|Local banks affected by credit/debit breach|
By Jan Goff
Two local banks have been alerted to a breach at a company in New Jersey which handles credit and debit card transactions, leading to card cancellation and replacement.
According to the Nebraska Bankers Association, the data problem was reported by Heartland Payment Systems of Princeton, N.J., a company that processes approximately 100 million transactions a month for about 250,000 restaurants and small businesses nationwide.
Banks whose customers’ accounts were compromised by the data breach include Adams Bank & Trust and Valley Bank & Trust. Neither Commercial State Bank of Elsie nor Pinnacle Bank of Grant had problems as of Monday.
As a precaution, cards were being stopped and reissued to 16 customers at Valley Bank & Trust, according to Don Softley, branch manager.
“Our bank was notified by Heartland Systems of the potential problem along with a list of the potentially affected customers. These customers were immediately notified by the bank,” said Softley.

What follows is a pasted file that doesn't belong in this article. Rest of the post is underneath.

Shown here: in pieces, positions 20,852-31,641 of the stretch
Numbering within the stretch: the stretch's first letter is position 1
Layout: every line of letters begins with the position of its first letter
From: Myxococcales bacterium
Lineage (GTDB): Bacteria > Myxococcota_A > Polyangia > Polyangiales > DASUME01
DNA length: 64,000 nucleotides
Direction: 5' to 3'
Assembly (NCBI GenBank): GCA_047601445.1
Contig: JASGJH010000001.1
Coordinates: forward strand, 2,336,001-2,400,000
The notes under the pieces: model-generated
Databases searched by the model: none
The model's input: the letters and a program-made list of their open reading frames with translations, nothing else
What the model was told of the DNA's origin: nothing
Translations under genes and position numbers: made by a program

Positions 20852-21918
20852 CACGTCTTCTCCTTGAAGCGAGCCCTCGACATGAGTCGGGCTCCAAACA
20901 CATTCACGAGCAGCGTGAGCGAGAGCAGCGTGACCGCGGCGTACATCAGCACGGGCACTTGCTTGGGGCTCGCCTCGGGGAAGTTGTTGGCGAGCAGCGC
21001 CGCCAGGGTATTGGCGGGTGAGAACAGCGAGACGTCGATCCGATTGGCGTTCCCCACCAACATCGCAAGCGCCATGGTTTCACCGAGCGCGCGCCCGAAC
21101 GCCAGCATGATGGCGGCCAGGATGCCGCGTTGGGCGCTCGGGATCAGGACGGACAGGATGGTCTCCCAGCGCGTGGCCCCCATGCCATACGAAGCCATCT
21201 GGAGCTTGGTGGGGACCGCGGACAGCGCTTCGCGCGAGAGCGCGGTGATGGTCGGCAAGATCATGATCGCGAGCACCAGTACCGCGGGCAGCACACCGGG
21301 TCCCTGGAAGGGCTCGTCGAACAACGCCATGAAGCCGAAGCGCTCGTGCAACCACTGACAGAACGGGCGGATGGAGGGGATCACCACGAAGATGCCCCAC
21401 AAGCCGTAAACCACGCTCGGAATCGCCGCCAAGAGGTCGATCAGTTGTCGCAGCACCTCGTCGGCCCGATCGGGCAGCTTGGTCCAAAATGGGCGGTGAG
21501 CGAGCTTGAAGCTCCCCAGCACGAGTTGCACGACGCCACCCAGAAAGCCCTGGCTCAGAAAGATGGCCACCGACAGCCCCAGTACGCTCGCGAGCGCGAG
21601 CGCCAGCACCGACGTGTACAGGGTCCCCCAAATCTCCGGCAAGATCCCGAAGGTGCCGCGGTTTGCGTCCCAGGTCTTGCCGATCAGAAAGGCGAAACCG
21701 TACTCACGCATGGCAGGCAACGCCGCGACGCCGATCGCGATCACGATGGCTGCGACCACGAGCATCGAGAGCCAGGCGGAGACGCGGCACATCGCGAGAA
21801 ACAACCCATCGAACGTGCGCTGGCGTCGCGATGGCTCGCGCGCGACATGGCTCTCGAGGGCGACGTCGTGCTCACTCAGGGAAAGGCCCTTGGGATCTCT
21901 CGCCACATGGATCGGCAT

“The old cards are null and void, the old numbers ceased, and new ones have been established.” Therefore, information the criminals potentially have on Valley Bank’s customers is no longer valid, he said.
Softley said his assumption is that information technology employees at banks have been able to identify the accounts affected and banks have immediately alerted their customers and issued new cards.
Melanie Carman, retail branch manager at Adams Bank & Trust said their customers have also been affected, and the bank is taking immediate precaution.
“We want to stay on top of it so our customers have minimal exposure (to the breach),” said Carman. Stopping and reissuing cards takes a week to 10 days, she said.
As of Monday, Pinnacle Bank’s customers were not affected by the data breach at the New Jersey company.
Fortunately, customer accounts at Commercial State Bank of Elsie were not compromised either.
Branch President Lonnie Tvrdik said it’s a good reminder to people to monitor their statements closely.
“All in all, debit cards are safe,” said Tvrdik. “We have more and more people using them all the time.”
The Nebraska Bank Association said customers are protected against losses for unauthorized transactions, but urges people to monitor their bank accounts diligently, and to notify their banks of any activity appearing suspicious.